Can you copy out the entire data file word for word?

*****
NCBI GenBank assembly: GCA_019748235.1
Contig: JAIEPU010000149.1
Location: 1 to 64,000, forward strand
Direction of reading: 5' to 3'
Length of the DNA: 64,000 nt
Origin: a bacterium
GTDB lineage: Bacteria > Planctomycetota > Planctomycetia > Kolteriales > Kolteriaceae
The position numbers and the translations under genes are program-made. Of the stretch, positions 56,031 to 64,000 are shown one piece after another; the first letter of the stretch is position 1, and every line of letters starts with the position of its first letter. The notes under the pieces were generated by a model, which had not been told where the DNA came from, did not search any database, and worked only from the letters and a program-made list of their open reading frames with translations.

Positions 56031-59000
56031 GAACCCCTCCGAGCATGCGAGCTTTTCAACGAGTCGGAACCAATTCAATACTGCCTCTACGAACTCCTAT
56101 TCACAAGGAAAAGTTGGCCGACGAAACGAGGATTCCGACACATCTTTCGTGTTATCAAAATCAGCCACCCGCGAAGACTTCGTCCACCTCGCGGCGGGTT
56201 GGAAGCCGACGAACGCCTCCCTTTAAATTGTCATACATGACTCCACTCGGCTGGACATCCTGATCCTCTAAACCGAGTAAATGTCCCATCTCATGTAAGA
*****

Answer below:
NCBI GenBank assembly: GCA_019748235.1
Contig: JAIEPU010000149.1
Location: 1 to 64,000, forward strand
Direction of reading: 5' to 3'
Length of the DNA: 64,000 nt
Origin: a bacterium
GTDB lineage: Bacteria > Planctomycetota > Planctomycetia > Kolteriales > Kolteriaceae
The position numbers and the translations under genes are program-made. Of the stretch, positions 56,031 to 64,000 are shown one piece after another; the first letter of the stretch is position 1, and every line of letters starts with the position of its first letter. The notes under the pieces were generated by a model, which had not been told where the DNA came from, did not search any database, and worked only from the letters and a program-made list of their open reading frames with translations.

Positions 56031-59000
56031 GAACCCCTCCGAGCATGCGAGCTTTTCAACGAGTCGGAACCAATTCAATACTGCCTCTACGAACTCCTAT
56101 TCACAAGGAAAAGTTGGCCGACGAAACGAGGATTCCGACACATCTTTCGTGTTATCAAAATCAGCCACCCGCGAAGACTTCGTCCACCTCGCGGCGGGTT
56201 GGAAGCCGACGAACGCCTCCCTTTAAATTGTCATACATGACTCCACTCGGCTGGACATCCTGATCCTCTAAACCGAGTAAATGTCCCATCTCATGTAAGA